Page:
As you note, one loses much with an ebook–even an ideal ebook. The book is wonderfully, physically alterable: dog-ear a page, use a post-it, a bookmark. One certainly loses some (though not all) of the cues that we use to spatially navigate a text. If you don’t remember a page number, you might remember a passage spatially–left-hand side of the page, two-thirds of the way down, near the binding,etc. Some of this information is lost in a digital format. An ebook reader also has the unfortunate effect of reducing all formats to one–there is not yet a folio ebook reader or an octavo ebook reader (to speak nothing of typefaces).

    Perhaps the biggest hurdle is annotation. I’m not sure what facilities currently exist in the Kindle, but no e-book can (yet) rival the technologies we have to annotate a paper book: a highlighter, a pencil, and a variety of technologies to mark pages.

    (Here I can’t help but think of John Unsworth’s “Scholarly Primitives,” always worthy of another perusal, http://www3.isrl.uiuc.edu/~unsworth/Kings.5-00/primitives.html)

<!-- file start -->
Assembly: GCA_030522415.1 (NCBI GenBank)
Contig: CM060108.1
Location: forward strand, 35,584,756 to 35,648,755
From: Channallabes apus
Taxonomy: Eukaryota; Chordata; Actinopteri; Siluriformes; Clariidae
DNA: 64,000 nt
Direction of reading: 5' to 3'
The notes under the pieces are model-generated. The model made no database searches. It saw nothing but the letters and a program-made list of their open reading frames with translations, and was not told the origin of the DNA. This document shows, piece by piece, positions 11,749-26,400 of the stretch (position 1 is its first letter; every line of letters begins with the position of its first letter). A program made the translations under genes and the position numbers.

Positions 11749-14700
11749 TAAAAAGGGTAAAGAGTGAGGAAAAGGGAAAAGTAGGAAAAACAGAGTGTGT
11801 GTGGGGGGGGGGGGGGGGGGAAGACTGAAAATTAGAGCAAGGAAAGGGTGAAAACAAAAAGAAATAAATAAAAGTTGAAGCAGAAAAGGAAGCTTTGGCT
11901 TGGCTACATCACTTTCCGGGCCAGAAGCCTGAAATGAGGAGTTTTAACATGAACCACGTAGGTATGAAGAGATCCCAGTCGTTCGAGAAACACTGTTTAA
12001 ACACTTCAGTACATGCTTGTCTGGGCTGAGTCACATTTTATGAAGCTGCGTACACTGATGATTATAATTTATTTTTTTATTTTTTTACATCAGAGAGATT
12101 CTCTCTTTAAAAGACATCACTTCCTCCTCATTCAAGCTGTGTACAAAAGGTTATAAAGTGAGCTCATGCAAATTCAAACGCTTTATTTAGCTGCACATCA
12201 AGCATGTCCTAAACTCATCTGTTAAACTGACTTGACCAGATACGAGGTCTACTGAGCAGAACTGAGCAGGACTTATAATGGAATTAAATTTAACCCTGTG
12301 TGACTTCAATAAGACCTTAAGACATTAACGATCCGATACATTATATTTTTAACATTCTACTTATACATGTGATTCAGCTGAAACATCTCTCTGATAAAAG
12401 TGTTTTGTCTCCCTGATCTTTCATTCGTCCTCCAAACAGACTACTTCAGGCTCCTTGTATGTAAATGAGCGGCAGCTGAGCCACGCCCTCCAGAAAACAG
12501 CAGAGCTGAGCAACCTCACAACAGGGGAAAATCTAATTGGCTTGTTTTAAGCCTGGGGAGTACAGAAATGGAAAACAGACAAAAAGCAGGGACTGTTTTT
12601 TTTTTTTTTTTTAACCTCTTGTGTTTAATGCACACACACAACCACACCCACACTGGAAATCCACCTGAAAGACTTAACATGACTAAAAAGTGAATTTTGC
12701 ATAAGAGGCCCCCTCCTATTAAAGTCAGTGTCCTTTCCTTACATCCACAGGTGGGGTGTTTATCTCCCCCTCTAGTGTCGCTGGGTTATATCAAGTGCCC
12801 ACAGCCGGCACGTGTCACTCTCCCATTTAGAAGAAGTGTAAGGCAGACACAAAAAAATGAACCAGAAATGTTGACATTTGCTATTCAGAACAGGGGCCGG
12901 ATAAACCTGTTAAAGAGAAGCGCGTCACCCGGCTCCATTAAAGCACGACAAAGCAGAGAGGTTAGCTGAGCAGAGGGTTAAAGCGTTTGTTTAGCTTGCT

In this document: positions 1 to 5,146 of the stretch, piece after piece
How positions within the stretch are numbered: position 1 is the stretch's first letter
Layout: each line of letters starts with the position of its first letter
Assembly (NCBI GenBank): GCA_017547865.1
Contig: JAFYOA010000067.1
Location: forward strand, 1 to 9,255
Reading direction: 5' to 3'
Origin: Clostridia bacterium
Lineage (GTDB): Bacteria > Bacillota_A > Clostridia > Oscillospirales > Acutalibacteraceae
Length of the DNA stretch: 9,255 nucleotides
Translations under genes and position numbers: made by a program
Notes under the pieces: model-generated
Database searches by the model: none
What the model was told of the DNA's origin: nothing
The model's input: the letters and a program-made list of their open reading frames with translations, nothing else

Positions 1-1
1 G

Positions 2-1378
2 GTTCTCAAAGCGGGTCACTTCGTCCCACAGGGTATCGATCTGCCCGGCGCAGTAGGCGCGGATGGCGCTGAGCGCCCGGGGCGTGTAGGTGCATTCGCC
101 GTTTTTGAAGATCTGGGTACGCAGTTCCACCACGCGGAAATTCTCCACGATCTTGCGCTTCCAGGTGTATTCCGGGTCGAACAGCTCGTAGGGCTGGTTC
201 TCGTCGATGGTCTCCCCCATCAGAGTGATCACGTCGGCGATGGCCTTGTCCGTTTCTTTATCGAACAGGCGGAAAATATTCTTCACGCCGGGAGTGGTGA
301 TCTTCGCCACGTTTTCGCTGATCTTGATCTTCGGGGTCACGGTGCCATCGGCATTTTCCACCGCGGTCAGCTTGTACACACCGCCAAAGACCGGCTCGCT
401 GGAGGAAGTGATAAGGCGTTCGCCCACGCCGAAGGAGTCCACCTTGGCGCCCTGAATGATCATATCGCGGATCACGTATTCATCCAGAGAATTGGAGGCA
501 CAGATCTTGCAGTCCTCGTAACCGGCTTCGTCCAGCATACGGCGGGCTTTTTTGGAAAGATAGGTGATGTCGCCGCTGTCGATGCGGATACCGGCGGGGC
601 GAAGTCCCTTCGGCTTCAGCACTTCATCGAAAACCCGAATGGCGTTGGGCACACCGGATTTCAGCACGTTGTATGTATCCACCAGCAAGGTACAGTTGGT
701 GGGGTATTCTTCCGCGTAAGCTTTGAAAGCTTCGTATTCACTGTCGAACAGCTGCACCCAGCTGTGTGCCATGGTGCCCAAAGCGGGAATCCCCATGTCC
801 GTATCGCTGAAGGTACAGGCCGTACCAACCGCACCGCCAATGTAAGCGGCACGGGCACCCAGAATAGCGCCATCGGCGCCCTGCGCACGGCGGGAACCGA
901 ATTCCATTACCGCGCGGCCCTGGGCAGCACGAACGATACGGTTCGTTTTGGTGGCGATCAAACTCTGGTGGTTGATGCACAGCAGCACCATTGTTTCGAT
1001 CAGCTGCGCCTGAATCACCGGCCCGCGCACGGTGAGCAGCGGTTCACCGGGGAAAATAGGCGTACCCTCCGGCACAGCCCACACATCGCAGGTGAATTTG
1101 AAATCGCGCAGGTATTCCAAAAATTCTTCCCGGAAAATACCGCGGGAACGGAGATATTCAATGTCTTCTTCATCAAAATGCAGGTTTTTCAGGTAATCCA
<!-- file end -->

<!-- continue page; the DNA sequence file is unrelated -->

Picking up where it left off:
Despite all these drawbacks, however, it is possible to imagine annotation and navigation tools that are far superior to what we do with paper. And there are surely many benefits that we have not fully imagined. Your list of what would an ideal e-book reading experience would look like, from a scholar’s perspective, seems like a vital first step in creating such a scholarly, digital reading experience. (And here I defer to precisely the points made recently by Johanna Drucker: http://chronicle.com/weekly/v55/i30/30b00601.htm)

    Books may not be going anywhere right now, but I wouldn’t bet against an e-book reader, combined with broader technologies, as ultimately “supplementing” (as readers of Derrida know–a vexed term) our scholarly reading practices.